Saturday, January 16, 2010
I've been trying to eat less red meat lately. Not because of its potentially detrimental effect on my health, but because red is the color of Communism, and Lord knows I don't want to get blacklisted. Then again, a friend of mine lives in a Communist country (China), and seems to enjoy the hell out of it, so who am I to judge? I suppose having to use a proxy server to log into Facebook has its own unique charms.
Regardless, I was feeling like steak today, and I don't mean the steak they serve at Taco Bell. Not that I want Taco Bell anyway, after the Five Layer Burrito took my digestive system through the Nine Circles of Hell. So I ventured to the grocery store and bought a steak, some salad and a Sapporo Reserve (it was on sale). Upon my return home, I slapped the steak on the old George Foreman Grill-still going strong seven years later-and poured my Sapporo into the only glass that could contain it, the Samuel Adams Octoberfest beer stein that I fought valiantly with Brittania Arms security to take home with me on Halloween. The steak turned out quite well, in that I didn't need to apply any sort of sauce to it to make it edible, and I was in relatively high spirits as I began my post-meal cleanup. While I was washing the dishes, however, my enthusiasm was dampened by the forceful reminder that I was dealing with the single most annoying item to hand-wash I have ever encountered: the damn Foreman Grill drip tray.
I've never been a big fan of washing dishes on the first place. Even though it was one of my appointed chores when I was younger, I never grew to enjoy it. Quite the contrary. In my defense, I think I have some valid reasons why dish washing might carry a bit of a negative connotation in my mind. For example, no one ever told me that there was a difference between the dish soap used for hand-washing dishes, and the soap that goes into the dishwasher. It seems obvious now, but as a child, how was I to know? So, in an attempt to be helpful, I loaded up the dishwasher, filled the soap tray with Palmolive soap intended for hand-washing, and promptly flooded the kitchen with suds, for which I was severely reprimanded. Another time, I was loading the dishwasher while my father, clearly drunk and probably on some sort of medication or another, expressed his displeasure with the tone of my voice by hurling a foot-long screwdriver at me, blade first. It missed me by about an inch, shattering several glasses that I had just placed in the machine. In retrospect, I'm surprised I ever went into the kitchen at all when my father was home.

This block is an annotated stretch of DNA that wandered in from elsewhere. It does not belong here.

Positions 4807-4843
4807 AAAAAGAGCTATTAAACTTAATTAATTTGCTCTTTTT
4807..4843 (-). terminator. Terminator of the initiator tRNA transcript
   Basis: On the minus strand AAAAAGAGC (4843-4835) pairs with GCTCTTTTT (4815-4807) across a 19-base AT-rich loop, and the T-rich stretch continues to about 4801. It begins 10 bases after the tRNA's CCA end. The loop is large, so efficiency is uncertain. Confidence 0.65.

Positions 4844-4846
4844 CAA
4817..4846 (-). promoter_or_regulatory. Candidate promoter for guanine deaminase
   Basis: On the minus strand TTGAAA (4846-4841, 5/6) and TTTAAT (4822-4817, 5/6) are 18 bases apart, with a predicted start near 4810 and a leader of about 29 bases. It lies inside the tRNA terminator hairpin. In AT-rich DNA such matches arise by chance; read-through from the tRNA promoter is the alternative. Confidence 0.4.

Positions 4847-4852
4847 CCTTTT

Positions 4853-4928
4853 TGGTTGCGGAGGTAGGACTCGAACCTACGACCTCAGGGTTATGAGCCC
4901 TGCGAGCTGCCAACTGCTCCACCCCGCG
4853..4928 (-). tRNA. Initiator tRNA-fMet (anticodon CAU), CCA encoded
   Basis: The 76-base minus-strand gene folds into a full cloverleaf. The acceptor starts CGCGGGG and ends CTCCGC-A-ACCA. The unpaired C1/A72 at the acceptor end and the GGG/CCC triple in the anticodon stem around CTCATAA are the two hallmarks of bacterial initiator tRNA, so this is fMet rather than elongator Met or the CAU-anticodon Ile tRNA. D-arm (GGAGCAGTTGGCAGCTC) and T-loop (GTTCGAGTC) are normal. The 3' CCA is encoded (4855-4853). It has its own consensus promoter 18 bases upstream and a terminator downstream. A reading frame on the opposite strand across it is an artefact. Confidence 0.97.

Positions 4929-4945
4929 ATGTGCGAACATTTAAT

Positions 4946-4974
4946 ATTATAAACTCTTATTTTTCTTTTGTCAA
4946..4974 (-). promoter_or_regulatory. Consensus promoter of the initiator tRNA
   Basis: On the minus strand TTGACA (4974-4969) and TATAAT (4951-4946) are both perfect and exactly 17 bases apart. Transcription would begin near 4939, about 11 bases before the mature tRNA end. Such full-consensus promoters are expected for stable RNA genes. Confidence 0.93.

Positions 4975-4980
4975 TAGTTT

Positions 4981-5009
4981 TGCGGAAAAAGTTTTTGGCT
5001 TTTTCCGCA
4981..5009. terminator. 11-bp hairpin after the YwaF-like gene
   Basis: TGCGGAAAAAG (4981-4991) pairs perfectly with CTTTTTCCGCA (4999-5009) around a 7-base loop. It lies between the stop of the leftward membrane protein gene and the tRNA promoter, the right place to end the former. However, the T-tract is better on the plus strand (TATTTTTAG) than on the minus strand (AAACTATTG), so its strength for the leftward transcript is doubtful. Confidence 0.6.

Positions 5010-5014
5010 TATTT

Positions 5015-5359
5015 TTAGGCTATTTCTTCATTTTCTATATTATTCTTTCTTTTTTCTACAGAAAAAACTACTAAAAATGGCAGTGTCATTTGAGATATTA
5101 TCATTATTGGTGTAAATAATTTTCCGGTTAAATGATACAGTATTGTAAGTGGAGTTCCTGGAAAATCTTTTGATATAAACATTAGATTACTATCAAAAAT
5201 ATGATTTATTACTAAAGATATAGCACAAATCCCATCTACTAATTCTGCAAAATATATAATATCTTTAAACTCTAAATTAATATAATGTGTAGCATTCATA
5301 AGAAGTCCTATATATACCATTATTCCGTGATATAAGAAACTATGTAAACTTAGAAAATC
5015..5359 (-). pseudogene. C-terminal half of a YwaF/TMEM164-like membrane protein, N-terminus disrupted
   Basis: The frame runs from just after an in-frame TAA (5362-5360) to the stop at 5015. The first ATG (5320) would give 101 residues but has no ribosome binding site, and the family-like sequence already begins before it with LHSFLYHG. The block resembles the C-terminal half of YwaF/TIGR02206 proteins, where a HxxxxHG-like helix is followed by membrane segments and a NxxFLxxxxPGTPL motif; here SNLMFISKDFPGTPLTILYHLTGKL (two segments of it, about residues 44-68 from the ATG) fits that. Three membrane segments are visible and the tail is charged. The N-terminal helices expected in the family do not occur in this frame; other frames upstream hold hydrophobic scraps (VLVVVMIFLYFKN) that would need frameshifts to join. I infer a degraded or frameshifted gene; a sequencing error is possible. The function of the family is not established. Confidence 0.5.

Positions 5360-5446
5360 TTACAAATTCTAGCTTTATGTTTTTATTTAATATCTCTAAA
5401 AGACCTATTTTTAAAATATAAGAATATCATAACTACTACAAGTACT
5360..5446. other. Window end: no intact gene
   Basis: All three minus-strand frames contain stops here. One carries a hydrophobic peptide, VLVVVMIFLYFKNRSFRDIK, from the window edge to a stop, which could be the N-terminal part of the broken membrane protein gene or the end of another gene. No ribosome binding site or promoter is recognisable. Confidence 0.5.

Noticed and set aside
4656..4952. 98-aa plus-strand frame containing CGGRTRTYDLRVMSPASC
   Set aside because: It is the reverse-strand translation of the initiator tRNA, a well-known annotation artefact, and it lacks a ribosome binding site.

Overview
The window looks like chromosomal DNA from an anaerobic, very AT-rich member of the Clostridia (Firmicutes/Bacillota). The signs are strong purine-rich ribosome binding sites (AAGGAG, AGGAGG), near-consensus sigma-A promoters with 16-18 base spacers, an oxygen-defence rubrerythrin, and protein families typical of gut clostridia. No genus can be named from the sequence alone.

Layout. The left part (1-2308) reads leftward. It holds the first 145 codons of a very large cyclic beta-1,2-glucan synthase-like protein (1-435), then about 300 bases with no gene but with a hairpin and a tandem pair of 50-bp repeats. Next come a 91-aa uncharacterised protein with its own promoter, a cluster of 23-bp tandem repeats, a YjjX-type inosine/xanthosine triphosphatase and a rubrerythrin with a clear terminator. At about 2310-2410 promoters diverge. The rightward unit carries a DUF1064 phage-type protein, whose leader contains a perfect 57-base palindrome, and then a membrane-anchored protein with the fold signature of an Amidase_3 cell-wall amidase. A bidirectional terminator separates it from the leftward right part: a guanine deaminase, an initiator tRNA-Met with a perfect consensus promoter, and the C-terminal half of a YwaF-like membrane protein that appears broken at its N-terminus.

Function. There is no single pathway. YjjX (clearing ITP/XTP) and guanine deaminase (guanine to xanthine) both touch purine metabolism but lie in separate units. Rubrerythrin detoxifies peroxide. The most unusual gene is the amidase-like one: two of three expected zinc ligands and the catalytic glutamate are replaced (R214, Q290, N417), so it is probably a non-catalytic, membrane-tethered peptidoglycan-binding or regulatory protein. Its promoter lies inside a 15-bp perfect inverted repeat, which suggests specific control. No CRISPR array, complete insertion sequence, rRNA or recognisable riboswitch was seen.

But I digress. As I was saying, the Foreman drip tray is a beast to wash. In and of itself, it is a small plastic article that seems harmless enough, and in fact looks exceedingly easy to wash. In some ways, it is, but the very elements of it that makes it a great (or at least serviceable) drip tray make it a devil of a wash. The curvature of the tray is guaranteed to, upon exposure to a running faucet, direct a spray of tepid water right into your stomach, or, if you are particularly unfortunate, your face. Now, if you're the sort that enjoys the simulated sensation of a baby or small animal urinating in your face, than the Foreman Grill drip tray is your rock-n-roll fantasy come true. But if you're like me, a neat hydrophobic with a devilishly handsome countenance, you'll sorta-kinda hate the damn thing for pissing all over you while you try to keep it clean. Maybe that's why I shouldn't have kids. That or the drinking problem.
This is not to say that washing a drip tray is my biggest housekeeping pet peeve. That honor would go to the elimination of vermin, which my current apartment has quite the abundance of. The spider in my mattress last week that did an impersonation of Benicio Del Toro in The Hunted (obscure reference alert!) was bad enough, but the icing on this particularly loathsome cake was the time I came home from work to find dozens of baby spiders descending from the fan in my bathroom ceiling. I unleashed a mini genocide on the tiny arachnids, leaving me in a very long, cold sweat as I checked the bathroom every few minutes to see if more of the creatures were dropping. Almost every time, more were. My girlfriend did make me feel sort of bad about this whole affair afterwards, when she portrayed the baby spiders as bright-eyed, idealistic youngsters, parachuting into the world full of enthusiasm.
"Wheee!" said the spiders. "It's Joey! I bet he's going to be so happy to see us! Gosh, we're just gonna have so much fun together! Wait...wait, what are you doing? No, Joey, no! Why? WHY?"
I was bizarrely moved by this preposterous idea, to the point that, a couple weeks later, I noticed one of the baby spiders had escaped my notice and set up shop in the corner of the bathroom. Contrary to my previous behavior, I left it alone. Then a few weeks later, I noticed it had grown bigger. So I killed it.